Exploratorium Magazine Online: The Evolution of Language
Volume 23, Number 1
Try This! Which Languages Are Related?
Image To Do And Notice

Each column in the table below represents the numbers 1 to 10 in a different language. Read the words and decide which languages you think belong to a common family. Then decide which two languages are the most closely related.

A B C D E R
one
two
three
four
five
six
seven
eight
nine
ten
unus
duo
tres
quattuor
quinque
sex
septem
octo
novem
decem
ichi
ni
san
shi
go
roku
nana
hachi
kyu
ju
heis
duo
treis
tettares
pente
heks
hepta
okto
ennea
deka
um
dois
tres
quatro
cinco
seis
sete
oito
nove
dez
ekas
dva
trayas
catvaras
panca
sat
sapta
asta
nava
dasa

 

What's Going On?

 
The languages, from left to right, are English, Latin, Japanese, Classical Greek, Portuguese, and Sanskrit. (Japanese, Greek, and Sanskrit have been transliterated written in the Roman alphabet.) You probably noticed some similarities among all of the languages except Japanese. In fact, all except Japanese belong to the Indo-European family. Latin (column B) and Portuguese (column E) are the most closely related; Portuguese is one of the Romance languages that's derived from Latin.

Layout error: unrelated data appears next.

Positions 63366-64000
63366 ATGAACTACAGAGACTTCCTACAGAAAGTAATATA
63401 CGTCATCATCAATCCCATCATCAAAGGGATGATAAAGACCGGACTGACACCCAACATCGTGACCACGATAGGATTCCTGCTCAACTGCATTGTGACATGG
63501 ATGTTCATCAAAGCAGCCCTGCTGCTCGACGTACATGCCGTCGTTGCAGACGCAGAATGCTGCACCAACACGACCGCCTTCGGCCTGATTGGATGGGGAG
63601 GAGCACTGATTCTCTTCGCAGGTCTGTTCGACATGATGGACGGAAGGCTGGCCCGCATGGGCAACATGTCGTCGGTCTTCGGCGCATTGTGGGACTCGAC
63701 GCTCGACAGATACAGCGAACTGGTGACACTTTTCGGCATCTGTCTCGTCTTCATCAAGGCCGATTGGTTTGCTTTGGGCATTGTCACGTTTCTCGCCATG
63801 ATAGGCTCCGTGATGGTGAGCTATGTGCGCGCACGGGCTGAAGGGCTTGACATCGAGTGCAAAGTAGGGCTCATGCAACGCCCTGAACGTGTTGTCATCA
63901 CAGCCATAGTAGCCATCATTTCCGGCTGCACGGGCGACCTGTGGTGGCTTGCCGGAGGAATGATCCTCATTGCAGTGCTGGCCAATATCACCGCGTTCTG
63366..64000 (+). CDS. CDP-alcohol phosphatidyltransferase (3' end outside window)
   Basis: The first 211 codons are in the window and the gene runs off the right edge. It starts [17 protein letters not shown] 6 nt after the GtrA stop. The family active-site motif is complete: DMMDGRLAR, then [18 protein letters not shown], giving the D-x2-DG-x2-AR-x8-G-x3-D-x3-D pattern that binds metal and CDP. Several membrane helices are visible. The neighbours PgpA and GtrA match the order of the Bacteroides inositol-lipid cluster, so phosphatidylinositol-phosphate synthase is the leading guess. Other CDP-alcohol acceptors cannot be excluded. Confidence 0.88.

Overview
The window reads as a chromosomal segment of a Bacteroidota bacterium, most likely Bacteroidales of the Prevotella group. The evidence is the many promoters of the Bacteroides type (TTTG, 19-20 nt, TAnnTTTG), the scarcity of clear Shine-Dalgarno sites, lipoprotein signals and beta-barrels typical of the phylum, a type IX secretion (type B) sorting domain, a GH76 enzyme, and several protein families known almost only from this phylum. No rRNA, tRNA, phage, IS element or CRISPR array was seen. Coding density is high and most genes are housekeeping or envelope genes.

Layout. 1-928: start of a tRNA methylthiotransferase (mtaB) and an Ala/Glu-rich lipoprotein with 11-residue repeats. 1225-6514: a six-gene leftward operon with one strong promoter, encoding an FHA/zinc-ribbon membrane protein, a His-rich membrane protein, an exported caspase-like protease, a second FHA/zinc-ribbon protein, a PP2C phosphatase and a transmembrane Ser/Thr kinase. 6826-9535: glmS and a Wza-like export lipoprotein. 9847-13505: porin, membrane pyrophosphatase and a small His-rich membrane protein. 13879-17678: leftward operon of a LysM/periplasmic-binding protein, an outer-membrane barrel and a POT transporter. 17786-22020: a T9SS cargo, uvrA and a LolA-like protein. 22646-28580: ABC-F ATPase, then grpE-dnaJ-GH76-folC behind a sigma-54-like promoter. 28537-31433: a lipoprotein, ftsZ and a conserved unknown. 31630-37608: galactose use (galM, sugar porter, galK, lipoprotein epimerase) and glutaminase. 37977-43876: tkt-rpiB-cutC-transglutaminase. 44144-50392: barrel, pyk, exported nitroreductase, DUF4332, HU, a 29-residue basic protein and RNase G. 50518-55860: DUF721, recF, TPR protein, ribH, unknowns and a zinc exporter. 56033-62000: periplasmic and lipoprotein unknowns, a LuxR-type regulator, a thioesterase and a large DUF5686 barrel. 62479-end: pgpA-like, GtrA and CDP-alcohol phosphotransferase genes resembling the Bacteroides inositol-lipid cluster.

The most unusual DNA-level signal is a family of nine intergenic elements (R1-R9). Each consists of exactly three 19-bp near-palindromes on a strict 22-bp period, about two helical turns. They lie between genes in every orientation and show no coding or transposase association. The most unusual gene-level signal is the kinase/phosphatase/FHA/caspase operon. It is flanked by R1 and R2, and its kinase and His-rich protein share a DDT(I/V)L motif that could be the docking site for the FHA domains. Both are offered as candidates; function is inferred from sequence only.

So What?
 


Using the comparative method, linguists examine words from two or more languages, concentrating on words that are likely to endure over time. Numbers, personal pronouns, basic verbs such as to be, and basic nouns such as milk are the beginning of any comparative study. Linguists look for similarities - but they also look for regular differences. In the table, for example, notice that the t in the English "two" and "ten" corresponds to d in the other Indo-European languages. It turns out that this change from d to t is part of a consonant sound shift that distinguishes the Germanic languages, including English, from their Indo-European relatives.

 

     
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